I and my husband had three children and none of them have tattoos. I now live with my son and my grandchildren and, apart from suffering from arthritis in my legs and ankles, I am quite happy.
“When I was a little girl, around 12 years old, I first saw Japanese soldiers here in Hainan. They stayed here for quite some time and did some terrible things. I was young and fit and whenever I saw them, I ran into the mountains to hide with my family and friends. The Japanese were not so keen on girls with tattoos on their skin, so they didn’t bother us as much. But not all – some soldiers didn’t care.”
I have no regrets about tattooing my face, arms, and hands, but I am glad this tradition has since stopped. My mom had around the same number of tattoos as I have, and she never once tried to stop me from having them myself. I started my tattoos at around the age of 18. I began with my face, then went down to my neck, and lastly my legs and hands. My friends helped me, and I helped my friends, but some of the tattooing I did do myself. We would first use ink to draw the patterns on our skin. Then, we used spikes from the trees that grew in the forests around us. We dipped the spike into ink and then used a hammer to gently tap the spike into the skin, leaving these black lines behind. It took around half a day to finish my face and half a day for each leg. I have a small tattoo on my finger, which was one I did myself. It was really painful and I cried, but I didn’t stop. I carried on because I wanted to have tattoos.
I thought that they would make me more beautiful, especially in old age. No one place was more painful – they all were, as I remember around the same amount of pain. After around seven days, the pain had gone and the tattoos had healed. Not only did most girls around me want tattoos, but we also needed them to stay safe.
When I was a little girl, around 12 years old, I first saw Japanese soldiers here in Hainan. They stayed here for quite some time and did some terrible things. I was young and fit and whenever I saw them, I ran into the mountains to hide with my family and friends. The Japanese were not so keen on girls with tattoos on their skin, so they didn’t bother us as much. But not all – some soldiers didn’t care.
When I was younger, I wore more traditional clothes, like my mother, that I made myself. I had quite a few outfits. One day, some people from the local government visited and wanted to hire the costumes to put them on display. They gave me 20 yuan and told me they would return the clothes once they had finished using them. They didn’t. Luckily, I still have one set, but I don’t wear them anymore. I can no longer make clothes because I am now blind. This year I am 90 years old, and I’ve been blind for around 30 years now.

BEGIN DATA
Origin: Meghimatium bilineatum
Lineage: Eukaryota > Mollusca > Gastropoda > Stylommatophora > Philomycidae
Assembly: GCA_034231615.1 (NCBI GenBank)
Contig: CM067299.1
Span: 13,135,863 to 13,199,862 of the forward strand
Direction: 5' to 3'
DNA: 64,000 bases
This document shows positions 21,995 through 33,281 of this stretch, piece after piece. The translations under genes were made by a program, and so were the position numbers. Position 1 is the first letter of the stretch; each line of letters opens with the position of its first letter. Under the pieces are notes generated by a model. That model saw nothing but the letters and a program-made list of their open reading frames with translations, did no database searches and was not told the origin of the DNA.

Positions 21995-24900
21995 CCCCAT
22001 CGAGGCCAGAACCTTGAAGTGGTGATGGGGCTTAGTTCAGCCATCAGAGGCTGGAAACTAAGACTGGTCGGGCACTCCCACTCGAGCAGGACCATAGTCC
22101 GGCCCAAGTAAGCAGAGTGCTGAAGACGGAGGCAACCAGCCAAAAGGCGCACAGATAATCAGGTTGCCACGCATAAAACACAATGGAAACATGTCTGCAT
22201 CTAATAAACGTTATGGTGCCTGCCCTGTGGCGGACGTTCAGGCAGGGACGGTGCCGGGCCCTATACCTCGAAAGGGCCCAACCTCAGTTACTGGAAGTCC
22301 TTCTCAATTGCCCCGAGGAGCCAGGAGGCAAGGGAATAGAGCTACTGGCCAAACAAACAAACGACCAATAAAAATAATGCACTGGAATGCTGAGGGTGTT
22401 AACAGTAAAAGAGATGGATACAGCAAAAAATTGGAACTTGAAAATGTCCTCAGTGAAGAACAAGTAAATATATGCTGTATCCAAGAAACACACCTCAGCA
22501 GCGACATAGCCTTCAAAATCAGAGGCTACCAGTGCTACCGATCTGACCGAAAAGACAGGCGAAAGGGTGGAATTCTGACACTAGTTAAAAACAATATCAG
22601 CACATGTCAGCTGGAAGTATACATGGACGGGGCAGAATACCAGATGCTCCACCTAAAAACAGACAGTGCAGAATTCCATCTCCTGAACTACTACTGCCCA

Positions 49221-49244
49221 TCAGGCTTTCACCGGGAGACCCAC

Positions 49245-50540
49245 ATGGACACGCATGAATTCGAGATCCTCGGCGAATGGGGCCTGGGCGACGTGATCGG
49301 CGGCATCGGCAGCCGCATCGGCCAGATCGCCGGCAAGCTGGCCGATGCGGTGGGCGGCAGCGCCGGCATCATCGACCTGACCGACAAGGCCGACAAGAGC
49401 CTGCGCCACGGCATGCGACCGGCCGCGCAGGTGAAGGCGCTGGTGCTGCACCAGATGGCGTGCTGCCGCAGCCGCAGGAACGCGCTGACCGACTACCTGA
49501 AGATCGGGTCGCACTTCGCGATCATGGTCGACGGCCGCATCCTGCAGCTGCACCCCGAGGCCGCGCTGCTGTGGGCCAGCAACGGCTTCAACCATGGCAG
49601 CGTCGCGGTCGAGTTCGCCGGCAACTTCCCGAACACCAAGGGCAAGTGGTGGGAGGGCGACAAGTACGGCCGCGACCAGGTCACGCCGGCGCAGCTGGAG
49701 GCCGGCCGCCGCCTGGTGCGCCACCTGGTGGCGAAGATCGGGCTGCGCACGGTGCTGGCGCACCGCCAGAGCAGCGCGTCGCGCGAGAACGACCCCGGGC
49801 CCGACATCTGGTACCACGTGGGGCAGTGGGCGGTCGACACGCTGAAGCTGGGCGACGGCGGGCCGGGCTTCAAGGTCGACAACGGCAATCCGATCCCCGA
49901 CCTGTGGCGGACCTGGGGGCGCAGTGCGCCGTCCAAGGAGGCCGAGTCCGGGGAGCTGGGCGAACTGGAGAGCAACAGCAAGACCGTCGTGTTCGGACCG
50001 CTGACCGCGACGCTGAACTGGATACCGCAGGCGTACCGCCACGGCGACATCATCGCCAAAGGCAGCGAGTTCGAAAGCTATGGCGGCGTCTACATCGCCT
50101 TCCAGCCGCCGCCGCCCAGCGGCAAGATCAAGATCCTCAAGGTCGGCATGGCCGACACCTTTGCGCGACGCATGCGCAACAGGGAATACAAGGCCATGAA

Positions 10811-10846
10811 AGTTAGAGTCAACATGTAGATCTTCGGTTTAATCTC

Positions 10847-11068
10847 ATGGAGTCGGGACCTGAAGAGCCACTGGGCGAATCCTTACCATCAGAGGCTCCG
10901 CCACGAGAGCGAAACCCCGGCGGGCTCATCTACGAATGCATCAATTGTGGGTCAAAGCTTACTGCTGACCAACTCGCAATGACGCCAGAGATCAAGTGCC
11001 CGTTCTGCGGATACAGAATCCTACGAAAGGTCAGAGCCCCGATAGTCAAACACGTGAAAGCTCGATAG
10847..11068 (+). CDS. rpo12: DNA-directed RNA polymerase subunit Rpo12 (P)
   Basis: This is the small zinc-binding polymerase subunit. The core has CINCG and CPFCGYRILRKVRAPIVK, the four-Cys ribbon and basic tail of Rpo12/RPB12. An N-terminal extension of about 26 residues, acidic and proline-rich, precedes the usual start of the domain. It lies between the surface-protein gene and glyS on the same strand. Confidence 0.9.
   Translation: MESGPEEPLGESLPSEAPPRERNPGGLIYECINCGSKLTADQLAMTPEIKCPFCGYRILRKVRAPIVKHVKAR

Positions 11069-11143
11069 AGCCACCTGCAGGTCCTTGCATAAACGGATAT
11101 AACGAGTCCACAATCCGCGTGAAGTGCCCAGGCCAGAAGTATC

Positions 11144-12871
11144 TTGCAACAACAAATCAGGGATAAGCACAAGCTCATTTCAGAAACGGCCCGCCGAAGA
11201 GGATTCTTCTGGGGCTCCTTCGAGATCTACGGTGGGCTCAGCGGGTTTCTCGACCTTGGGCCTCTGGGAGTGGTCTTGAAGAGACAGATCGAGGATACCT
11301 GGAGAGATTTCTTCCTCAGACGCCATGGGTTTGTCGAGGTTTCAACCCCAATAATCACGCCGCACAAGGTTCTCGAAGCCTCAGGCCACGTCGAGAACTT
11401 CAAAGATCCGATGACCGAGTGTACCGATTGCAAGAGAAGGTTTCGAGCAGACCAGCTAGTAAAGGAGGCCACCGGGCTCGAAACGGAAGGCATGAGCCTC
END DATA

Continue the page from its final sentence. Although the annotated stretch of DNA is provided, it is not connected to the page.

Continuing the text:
I married when I was 19 years old, arranged by my family to a local man who worked for the local government and was also a farmer. I had no job, only to grow rice. He had no tattoos, and he died when he was just 44. I gave birth to 10 children – four of them were girls. They don’t have tattoos. They didn’t want tattoos, and at the time, they were born when the government didn’t allow these types of tattoos. Three of my children died when they were very young, just babies. It was tough for me, as I myself was still pretty young. We didn’t have access to doctors or medicine, so you survived or died.
Because I am blind, my family takes very good care of me. I live in my own bedroom which I like to keep nice and clean, even though I can’t see it. I am only one of two ladies left in my village with tattoos. Soon, ladies like me won’t exist anymore.
About Humans of China
Cameron Hack, an English teacher from England, has made it his mission to collect the stories of China’s people since arriving in Beijing in 2014. By leveraging the online community, he’s been able to connect with members from some of the Middle Kingdom’s most fascinating – and in many cases, disappearing – communities. Almost 200 stories later (and counting), Cameron has recorded such diverse narratives as the women with bound feet and what life is like in Guizhou.